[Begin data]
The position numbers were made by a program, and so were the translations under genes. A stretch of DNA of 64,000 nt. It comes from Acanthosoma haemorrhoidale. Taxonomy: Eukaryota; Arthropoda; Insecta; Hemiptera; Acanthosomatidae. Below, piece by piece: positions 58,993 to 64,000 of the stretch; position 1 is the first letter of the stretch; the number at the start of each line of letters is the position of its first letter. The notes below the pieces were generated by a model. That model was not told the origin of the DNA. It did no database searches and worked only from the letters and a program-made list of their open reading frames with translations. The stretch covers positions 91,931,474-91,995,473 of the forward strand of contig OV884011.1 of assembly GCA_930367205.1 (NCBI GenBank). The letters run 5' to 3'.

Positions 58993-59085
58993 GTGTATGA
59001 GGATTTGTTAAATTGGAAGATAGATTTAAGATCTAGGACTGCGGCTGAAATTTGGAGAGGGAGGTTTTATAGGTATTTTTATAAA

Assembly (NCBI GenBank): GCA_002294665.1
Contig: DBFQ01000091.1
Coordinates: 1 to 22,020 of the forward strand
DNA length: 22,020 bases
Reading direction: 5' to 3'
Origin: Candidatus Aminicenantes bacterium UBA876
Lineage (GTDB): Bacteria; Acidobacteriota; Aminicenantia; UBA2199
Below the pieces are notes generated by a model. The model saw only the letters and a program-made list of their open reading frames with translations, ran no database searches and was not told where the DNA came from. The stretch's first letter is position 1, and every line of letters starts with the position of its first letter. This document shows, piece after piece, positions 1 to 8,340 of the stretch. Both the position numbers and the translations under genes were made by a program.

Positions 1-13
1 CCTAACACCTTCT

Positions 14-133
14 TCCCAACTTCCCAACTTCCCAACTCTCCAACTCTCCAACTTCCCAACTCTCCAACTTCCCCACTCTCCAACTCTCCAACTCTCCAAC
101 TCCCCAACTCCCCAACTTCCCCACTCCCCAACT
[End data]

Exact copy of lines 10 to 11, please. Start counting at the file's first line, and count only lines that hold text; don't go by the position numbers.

Origin: Candidatus Aminicenantes bacterium UBA876
Lineage (GTDB): Bacteria; Acidobacteriota; Aminicenantia; UBA2199